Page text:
Hell hath no fury like a woman with a deadbeat boyfriend. In Suzanne Church’s “Waste Management,” Lorna is an engineer itching to put distance between herself and planet Forbi—and her guy, Tanker, whose sole crime seems to be the fact he’s broke. Lorna takes her leave with a vengeance, leaving Tanker to the mercies of their carnivorous landlord, Drevik (“scum-lord” in Church’s gritty vernacular). She’s entitled to half of their common property, so she saws their conjugal sofa in two. What she does with her half makes for one cool image.

This opening provides effective characterization. Lorna is tough, unsentimental, all business. To escape from planet Forbi, she accepts employment as a waste management engineer on a not-yet-ready-for-prime-time lodging satellite. Lorna’s task is to bring the satellite’s waste system up to code; her challenges include more of Forbi’s flesh-eating Braklez, quivering walking jell-os known as Drips, a lecherous human colleague, gaping ten-sizes-too-large toilet bowls, and sentient critters in the satellite’s pipes.

The joys of a story like this stem from the interaction of a well conceived, three-dimensional character with her world. The plot itself—Lorna’s need to fix the satellite’s substandard waste system—seems secondary. Indeed, Lorna arrives at the solution with little conflict to slow her down. As the tale winds down, a newly introduced technology (couch-teleporters) and Tanker’s unexpected reappearance feel like loose ends, and Lorna’s toughness, so well developed in the first third of the story, fails to play a role in the denouement.

Clark Bland doesn’t have X-ray vision, super speed, mega strength, or the power of flight. He’s probably the last normal human on Earth in Jason Offutt’s story, “Clark Bland Saves the Planet.” Clark’s friends, coworkers, and even his wife have all indulged in Super Power Advantage (SPA) treatments. Much to everyone else’s chagrin, Clark just wants to be himself.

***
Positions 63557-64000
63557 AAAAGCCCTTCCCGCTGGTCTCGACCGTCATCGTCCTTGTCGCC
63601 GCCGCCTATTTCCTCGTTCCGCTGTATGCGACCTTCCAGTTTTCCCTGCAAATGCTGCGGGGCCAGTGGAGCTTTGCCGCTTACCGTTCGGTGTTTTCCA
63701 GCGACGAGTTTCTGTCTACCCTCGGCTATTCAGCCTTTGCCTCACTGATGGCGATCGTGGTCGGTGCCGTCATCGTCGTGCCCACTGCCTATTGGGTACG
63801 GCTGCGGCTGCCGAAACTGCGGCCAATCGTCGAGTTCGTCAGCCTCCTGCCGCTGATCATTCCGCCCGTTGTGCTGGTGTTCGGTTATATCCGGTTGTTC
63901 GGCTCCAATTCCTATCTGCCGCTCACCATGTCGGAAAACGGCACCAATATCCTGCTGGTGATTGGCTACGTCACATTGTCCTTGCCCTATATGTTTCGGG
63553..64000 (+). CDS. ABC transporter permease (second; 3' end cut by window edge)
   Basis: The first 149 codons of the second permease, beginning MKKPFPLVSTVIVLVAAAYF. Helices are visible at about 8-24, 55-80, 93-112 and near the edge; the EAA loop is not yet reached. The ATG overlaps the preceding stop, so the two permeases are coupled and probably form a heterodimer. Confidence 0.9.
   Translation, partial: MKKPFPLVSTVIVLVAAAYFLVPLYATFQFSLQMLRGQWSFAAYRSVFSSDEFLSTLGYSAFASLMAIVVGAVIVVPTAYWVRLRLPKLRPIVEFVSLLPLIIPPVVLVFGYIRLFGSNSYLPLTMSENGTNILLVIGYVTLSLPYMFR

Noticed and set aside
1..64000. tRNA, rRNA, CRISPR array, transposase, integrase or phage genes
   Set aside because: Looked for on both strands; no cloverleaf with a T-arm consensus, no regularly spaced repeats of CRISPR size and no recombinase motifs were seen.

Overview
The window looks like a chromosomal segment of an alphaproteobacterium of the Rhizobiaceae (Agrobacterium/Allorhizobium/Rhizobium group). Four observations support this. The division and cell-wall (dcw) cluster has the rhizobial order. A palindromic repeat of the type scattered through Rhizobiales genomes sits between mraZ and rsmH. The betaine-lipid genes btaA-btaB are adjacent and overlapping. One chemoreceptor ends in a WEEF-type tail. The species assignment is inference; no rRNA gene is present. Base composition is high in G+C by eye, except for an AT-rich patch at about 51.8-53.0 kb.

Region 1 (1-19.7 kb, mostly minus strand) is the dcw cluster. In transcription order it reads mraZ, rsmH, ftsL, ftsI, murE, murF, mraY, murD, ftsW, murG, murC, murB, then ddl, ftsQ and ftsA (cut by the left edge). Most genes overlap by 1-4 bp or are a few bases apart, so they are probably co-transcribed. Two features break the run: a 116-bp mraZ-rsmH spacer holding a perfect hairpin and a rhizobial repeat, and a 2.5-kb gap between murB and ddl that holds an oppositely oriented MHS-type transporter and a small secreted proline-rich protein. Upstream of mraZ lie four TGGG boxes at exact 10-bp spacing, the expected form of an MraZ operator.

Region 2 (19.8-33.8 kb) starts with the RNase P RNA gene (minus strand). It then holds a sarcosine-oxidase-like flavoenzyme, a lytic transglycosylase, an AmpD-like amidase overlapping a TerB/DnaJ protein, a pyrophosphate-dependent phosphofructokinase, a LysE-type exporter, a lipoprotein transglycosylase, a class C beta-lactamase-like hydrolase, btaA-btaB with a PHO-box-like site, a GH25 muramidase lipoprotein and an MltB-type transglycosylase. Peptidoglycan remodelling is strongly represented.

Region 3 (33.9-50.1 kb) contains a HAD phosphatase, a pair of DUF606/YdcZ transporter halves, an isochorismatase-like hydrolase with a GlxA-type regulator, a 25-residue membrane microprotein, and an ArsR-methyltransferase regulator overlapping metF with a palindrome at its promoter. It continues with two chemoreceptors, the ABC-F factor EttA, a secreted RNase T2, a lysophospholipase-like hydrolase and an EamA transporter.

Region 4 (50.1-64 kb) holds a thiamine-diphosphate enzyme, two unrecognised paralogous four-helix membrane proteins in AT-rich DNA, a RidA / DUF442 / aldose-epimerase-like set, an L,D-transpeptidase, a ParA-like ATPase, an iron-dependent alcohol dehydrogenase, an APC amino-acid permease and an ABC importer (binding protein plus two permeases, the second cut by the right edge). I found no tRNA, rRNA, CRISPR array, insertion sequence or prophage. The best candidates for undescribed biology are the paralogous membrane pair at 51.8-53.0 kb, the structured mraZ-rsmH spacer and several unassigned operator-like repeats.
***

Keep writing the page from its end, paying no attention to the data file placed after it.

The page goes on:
The title telegraphs the ending. We know that Clark will, by dint of being himself, save the day, succeeding where countless superheroes have failed. The act of salvation is silly, but in keeping with the story’s light, humorous tone. Better is the conflict between Clark and his wife Gloria, now Wonder Girl, a tale told mostly in interwoven flashbacks. This aspect of “Clark Bland Saves the Planet” is poignant, and leads to a conclusion which is both unexpected and satisfying.

This issue’s last and longest story is Hayden Trenholm’s “The Case of the Twisted Coil.” The year is 1885, and the protagonist is clearly Sherlock Holmes, although this is never overtly stated. Holmes has fled Europe, and presently lives incognito as a hobo in New York City. A dead body surfaces in the hobo jungle, bringing out the detective in Holmes. Before long he’s wearing disguises, chatting up suspects, and deducing like mad, just as Holmes’ fans expect him to do. The involvement of Thomas Edison and Nikolai Tesla adds to the fun.

Trenholm delivers a credible Holmes, and his writing is spotless overall. Science fiction readers who enjoy the Sherlock Holmes mysteries will no doubt enjoy this story, as will steampunk fans. I found the science fiction elements to be too thin and too sketchily explained, and the last scene’s expository dialogue bewildered me. To be blunt, I didn’t understand the solution to the mystery. In fairness to the author, my wife must regularly explain the endings of mysteries to me, so this may be my problem, and not the story’s.